Should the State DOT sell surplus lumber from tree trimming to generate revenue for road repairs instead of just chipping it up for mulch? Should state municipalities be able to establish donation funds to supplement their social services efforts? Should lawmakers be permitted to remove state department heads? Should Connecticut officials be required to explain violations to local businesses before levying fines for certain statutory violations? These are just a few questions that could be answered if Republican State Representative Dan Carter is successful in seeing a number of his proposed bills in the current legislative session become law.
In October 2013, Women Involved in Newtown (WIN) joined a special club: those who regularly provide items to FAITH Food Pantry. WIN members had long been encouraged to bring donations for the secular food pantry to meetings (the organization’s acronym stands for Food Assistance Immediate Temporary Help). During late summer/early autumn of 2013, WIN member Corey Kondas suggested the club set up an outreach project that would offer visitors to a popular location in the center of town the opportunity to also help the food pantry. By early October the new project was in place. For 15 months, customers of Starbucks on Church Hill Road have found a small basket to the left of the cashier’s counter. Inside the basket is a sign with a list of suggested items that customers can leave for FAITH Food Pantry. At least twice each week members of WIN stop in at Starbucks to collect the items and take them to St John’s Church, where the pantry is situated.
“We are the central place for support and resources for all community members, whether 12/14-related or not,” said Melissa Glaser. Ms Glaser is the community outreach liaison for the Newtown Recovery and Resiliency Team, funded through December 2015 by a Department of Justice grant. She was distressed to read a December 8 letter to The Newtown Bee from Steven Feinstein, who identified himself as the husband of a Sandy Hook Elementary School teacher. “They suffer PTSD and all manner of emotional injury,” Mr Feinstein wrote about SHS teachers, “making every day a challenge, yet they are largely forgotten," Mr Feinstein wrote in part.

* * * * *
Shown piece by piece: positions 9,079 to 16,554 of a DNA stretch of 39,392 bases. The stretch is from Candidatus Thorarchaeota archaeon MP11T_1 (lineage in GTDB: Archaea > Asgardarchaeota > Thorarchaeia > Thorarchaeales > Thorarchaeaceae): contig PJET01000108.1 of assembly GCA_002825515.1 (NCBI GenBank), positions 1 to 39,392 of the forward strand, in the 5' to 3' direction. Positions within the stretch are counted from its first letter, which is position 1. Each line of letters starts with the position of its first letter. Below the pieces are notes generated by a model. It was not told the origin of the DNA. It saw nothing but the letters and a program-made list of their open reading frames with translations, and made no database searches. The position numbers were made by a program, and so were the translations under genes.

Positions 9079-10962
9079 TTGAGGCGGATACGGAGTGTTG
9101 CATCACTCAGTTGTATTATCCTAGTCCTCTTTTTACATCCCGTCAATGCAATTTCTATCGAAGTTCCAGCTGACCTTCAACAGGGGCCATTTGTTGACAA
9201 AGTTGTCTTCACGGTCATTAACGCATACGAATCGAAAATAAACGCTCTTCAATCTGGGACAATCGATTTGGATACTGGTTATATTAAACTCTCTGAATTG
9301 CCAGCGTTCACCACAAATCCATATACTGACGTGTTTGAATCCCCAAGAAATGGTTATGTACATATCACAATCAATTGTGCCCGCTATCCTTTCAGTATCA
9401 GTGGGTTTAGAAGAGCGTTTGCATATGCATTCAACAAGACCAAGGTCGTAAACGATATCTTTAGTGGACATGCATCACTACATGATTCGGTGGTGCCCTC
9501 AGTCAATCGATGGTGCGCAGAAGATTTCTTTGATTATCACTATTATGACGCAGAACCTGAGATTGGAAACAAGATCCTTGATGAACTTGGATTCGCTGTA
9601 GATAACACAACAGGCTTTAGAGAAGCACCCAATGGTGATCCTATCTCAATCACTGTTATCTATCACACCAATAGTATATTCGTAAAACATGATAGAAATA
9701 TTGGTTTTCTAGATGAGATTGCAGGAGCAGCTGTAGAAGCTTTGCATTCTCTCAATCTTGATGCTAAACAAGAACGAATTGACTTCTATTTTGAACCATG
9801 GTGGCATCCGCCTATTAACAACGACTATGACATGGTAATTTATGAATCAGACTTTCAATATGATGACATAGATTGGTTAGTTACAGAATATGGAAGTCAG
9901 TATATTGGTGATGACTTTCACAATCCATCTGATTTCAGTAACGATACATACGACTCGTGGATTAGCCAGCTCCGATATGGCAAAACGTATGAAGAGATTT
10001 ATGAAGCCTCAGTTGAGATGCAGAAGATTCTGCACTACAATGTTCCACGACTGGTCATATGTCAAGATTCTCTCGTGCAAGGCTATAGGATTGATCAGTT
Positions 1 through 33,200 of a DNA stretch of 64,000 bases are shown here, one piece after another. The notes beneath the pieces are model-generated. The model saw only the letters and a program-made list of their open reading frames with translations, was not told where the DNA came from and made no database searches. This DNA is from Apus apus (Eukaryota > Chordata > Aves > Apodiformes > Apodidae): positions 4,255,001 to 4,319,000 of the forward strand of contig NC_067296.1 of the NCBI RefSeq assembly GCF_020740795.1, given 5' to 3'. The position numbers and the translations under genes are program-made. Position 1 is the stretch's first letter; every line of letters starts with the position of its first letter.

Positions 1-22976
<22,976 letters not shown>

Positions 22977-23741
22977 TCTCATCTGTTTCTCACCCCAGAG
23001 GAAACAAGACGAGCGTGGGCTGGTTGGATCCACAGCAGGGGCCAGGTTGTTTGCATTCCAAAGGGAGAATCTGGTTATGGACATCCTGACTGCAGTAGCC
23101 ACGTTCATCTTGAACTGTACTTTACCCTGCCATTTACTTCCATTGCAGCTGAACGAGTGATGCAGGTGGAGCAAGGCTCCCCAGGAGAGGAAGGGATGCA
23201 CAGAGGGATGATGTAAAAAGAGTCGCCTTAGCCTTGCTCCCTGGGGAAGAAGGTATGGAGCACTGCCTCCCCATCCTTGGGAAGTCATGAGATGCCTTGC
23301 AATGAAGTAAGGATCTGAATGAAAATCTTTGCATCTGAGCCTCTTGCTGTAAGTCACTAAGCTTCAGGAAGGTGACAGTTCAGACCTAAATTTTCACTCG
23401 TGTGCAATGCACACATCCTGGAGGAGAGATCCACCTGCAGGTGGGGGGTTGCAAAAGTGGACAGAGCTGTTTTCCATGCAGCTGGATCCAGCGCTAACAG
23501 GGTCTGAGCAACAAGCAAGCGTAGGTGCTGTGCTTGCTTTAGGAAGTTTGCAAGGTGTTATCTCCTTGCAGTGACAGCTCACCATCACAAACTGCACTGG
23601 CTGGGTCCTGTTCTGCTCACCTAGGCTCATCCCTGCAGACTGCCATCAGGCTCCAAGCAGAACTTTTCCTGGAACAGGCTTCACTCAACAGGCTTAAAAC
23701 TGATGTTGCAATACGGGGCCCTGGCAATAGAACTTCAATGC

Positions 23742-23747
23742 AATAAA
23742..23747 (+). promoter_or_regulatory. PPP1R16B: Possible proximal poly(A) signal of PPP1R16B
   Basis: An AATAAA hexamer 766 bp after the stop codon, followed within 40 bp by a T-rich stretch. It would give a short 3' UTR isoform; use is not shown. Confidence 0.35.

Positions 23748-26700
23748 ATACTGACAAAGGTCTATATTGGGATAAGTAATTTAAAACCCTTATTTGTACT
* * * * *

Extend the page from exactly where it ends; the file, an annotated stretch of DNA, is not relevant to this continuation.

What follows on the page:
Due to the weather today, Newtown Historical Society has decided to postpone tonight’s scheduled program, “Women’s Work In WWII.” A new date for the program will be announced. Groups, organizations and businesses that will be affected by today’s snow are invited to contact Newtown Bee Associate Editor Shannon Hicks to have that information shared on The Bee’s website and social media.
(AP) In the latest update to information concerning a major data breach of Anthem Inc that may have compromised personal information of millions of its customers across the state, Connecticut’s tax commissioner is urging taxpayers expecting federal or state income tax refunds who may be affected by the Anthem data breach to file their taxes quickly. Kevin Sullivan, head of the Connecticut Department of Revenue Services, said the personally identifiable information apparently hacked at the Anthem health insurance company “is exactly what tax fraud thieves use to make false refund claims that appear to be legitimate.”
Newtown’s Public Building and Site Commission, which manages public building projects in town, has accepted bids related to the final construction phase for the new Sandy Hook Elementary School. As the panel moved toward the final phase of construction at the new Sandy Hook School, Mr Mitchell said 20 of the 24 low bids submitted to complete the building were accepted and unanimously endorsed by the commission Wednesday evening. Among the project aspects still on hold, or going out for rebidding are the elevator, which only received a single bid; work for the aluminum and glazing, which is still being reviewed; the HVAC system, which had its low bid withdrawn due to an error; and the exterior landscaping.
Newtown taxpayers currently underwrite tuition and unreimbursed transportation costs for 52 district students to attend charter and magnet schools out of district according to Business Manager Ron Bienkowski. These and other details about Newtown’s charter and magnet school expenditures were requested following a CT Mirror report indicating that while operating costs have increased tuition requirements for those schools, state support for each child remains unchanged over the last five years. Newtown District budget documents provided to The Bee indicate that projected tuition for the students attending the Vocational Agriculture Program in Woodbury and two Regional Center for the Arts Programs in Trumbull and North Haven will cost $128,445 in tuition for 29 students — four going to Woodbury, eight to Trumbull, and 17 to North Haven.
Governor Dannel P. Malloy is directing the state’s Severe Cold Weather Protocol to be extended and remain in effect through Monday, February 16, as dangerously cold temperatures continue to impact the state. If you know someone in need of shelter or are in need of it yourself, call 211 for a list of locations in Connecticut.